Alissa Scott/Recorder staff Bala Peri, the new owner of the former Park Hill Adult Home at 52 Grove St. in Amsterdam, stands in one of his favorite rooms in his new property. Peri said soon, this room could be furnished with clusters of tables to serve as the dining area of a new bed and breakfast. He said a B&B would generate income while he waits for his nursing home license.
Alissa Scott/Recorder staff Landscapers have trimmed bushes and mowed the lawn of the former Park Hill Adult Home, both of which had previously been overgrown before a new owner took over.
By ALISSA SCOTT
Though slowly paying off steep back taxes and fees accrued after buying the former Park Hill Adult Home in Amsterdam, owner Bala Peri still smiled as he walked through his new property Monday, admiring wooden paneling and dusty fireplaces.
"I think it's so beautiful," Peri said while unwinding accordian-style shutters. "I really like it."
Peri, a Virginia man who last month purchased the 52 Grove St. property on his home computer for $175,000, has been in town sprucing up the place.
Moving from room to room, he enthusiastically described plans for a spa and a restored and repolished outer deck. He said he's trying to remain hopeful, but the fees and taxes are weighing him down.
Peri said he has set up a payment plan with the city and has paid off almost $50,000 so far. Still, in a two-year span, he has to pay triple that in taxes alone.
The property, which started at auction for $3 million, does not include the business or the license. When the price tag dropped to $175,000, Peri thought he was getting a great deal.
Robert von Hasseln, community and economic development director, said the property was worth what he paid for it.
Peri said he tried to negotiate with the city, requesting it waive the $60,000 in penalties or offer him aid on the almost $200,000 owed in back taxes, but he said city officials couldn't help.
Von Hasseln has been working with Peri since the purchase, and though he said waiving the taxes is illegal, he can look into potential grants once he sees a business plan.
Peri said he's working on it.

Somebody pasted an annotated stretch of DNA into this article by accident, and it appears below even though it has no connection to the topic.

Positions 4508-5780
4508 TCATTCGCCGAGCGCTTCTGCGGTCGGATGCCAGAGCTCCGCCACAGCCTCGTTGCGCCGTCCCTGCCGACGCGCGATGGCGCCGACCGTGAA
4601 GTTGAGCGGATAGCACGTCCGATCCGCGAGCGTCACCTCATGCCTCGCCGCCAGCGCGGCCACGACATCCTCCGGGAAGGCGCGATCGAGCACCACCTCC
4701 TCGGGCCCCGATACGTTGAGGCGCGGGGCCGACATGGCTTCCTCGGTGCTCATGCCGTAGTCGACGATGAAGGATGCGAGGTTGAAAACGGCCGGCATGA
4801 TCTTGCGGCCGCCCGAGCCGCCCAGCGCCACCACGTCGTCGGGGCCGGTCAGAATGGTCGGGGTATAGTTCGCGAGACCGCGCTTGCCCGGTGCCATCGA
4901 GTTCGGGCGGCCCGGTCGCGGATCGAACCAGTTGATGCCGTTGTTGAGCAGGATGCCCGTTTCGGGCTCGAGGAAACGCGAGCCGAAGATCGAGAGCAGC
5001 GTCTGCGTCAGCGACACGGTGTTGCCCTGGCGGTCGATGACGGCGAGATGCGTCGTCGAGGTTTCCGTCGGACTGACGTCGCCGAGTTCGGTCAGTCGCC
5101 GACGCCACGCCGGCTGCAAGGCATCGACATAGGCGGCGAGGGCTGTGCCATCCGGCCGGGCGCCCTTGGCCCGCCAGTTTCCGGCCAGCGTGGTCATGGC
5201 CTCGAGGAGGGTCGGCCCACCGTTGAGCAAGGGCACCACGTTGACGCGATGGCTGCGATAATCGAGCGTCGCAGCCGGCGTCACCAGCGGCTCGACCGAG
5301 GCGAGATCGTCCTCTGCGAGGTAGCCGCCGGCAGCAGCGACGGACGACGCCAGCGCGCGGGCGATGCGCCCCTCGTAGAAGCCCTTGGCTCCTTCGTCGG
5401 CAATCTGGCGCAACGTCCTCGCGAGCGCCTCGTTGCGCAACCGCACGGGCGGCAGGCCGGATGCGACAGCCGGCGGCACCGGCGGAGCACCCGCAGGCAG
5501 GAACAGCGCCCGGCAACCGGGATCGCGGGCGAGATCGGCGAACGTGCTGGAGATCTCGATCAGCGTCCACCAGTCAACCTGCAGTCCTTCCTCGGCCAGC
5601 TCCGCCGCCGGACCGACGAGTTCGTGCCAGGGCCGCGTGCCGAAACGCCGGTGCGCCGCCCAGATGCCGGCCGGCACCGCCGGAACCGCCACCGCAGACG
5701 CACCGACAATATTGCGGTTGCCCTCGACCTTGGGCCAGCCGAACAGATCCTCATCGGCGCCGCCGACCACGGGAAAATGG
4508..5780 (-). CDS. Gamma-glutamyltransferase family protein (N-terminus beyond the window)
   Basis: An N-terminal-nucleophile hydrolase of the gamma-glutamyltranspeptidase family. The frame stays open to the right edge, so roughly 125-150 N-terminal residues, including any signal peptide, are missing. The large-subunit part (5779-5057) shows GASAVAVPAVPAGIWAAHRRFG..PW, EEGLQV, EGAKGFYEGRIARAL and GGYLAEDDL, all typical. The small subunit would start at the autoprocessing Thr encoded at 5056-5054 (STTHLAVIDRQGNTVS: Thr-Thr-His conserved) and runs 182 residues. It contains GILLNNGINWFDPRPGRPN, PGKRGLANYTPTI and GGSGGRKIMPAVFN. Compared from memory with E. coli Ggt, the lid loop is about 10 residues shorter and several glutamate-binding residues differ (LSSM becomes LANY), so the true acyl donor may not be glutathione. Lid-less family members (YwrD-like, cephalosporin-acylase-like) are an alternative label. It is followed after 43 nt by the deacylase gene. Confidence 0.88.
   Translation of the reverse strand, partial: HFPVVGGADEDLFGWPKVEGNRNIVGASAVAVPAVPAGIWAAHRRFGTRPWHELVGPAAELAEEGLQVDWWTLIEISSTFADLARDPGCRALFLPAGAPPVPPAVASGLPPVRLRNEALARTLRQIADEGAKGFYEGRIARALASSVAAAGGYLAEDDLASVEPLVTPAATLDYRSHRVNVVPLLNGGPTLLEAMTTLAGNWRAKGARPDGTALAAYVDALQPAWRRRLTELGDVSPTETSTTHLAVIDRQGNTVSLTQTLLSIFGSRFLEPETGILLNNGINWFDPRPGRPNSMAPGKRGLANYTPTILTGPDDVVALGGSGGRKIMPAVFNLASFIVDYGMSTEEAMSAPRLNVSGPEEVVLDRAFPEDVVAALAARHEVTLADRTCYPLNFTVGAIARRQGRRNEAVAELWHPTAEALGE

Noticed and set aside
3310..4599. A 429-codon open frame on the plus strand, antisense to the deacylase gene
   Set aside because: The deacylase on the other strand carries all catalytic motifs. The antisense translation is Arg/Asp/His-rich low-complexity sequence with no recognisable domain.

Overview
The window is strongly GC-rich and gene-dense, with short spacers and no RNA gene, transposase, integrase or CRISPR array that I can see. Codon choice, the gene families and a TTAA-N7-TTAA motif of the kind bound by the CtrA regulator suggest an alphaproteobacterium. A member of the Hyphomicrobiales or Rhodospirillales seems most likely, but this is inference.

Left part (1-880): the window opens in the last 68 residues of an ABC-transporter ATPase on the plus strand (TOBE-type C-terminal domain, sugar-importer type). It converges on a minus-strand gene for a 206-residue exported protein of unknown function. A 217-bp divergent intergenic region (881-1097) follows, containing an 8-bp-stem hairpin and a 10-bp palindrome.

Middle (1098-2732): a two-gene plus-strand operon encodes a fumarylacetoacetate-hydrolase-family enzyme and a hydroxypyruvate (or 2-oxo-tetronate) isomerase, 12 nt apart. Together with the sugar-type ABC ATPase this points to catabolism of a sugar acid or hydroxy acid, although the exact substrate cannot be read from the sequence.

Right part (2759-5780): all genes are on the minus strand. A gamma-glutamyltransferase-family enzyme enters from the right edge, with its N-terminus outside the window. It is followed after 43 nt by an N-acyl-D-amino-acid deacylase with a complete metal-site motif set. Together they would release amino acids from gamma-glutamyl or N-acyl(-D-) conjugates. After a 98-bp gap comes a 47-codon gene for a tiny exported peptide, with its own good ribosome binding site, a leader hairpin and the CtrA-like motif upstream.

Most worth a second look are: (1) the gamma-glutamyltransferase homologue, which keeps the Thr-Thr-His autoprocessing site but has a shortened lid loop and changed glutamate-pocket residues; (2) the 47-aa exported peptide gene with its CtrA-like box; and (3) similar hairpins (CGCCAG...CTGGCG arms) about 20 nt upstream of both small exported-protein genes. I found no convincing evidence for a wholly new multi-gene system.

"I need something from the city," Peri said. "I don't want loans. I hate loans. I want grants. If they are ready to give a $300,000 loan, I don't want it. No thank you. But a $30,000 grant, I'm happy to take that."
Peri said loans are burdensome and he cannot work under those conditions.
When he first purchased the property, he was set on preserving its original purpose -- as a senior home -- and that hasn't changed.
To begin the process of restoring the senior home, Peri, with the support of von Hasseln, visited a recent planning board meeting and presented a site plan, which was approved.
He also had an architect and consultant visit the property Monday. Peri said he will hire them to assess the building and prepare the documentation for becoming a nursing home.
Allowing three months for the consultant to prepare everything, Peri said the process will take at least 20 months. Once submitted, the state still has grounds to reject his proposal.
"That can happen," Peri said. "But I'm hopeful."
During that time, to generate income for the back taxes and penalties, Peri said he wants to open a "high-end" bed and breakfast. Originally, he wanted to work with the Disabled American Veterans and the Department of Social Services to rent out rooms to those in need but he has since switched gears.
He has been working with his neighbor to plan the business and has also talked to local shop owners who are willing to help.
So far, the group has been considering French food and they hope to open before Thanksgiving.
Before that, the building has several internal projects that need to be completed. When Peri purchased the property, he found that nearly all of the copper piping from the plumbing system had been stolen.
He has hired a certified plumber who expects the work to be done in two weeks, although Peri said he's more confident in a four-week completion goal.
The sprinkler and smoke alarm systems also need to be reinstalled.
Still, the majority of the three-floor, 53-room structure's wood work and carpeting is intact. A large fireplace in one of the main lobbies saw little to no damage. Even with all the work that needs to be done, Peri considers the 24,000-square-foot property a "beautiful mansion."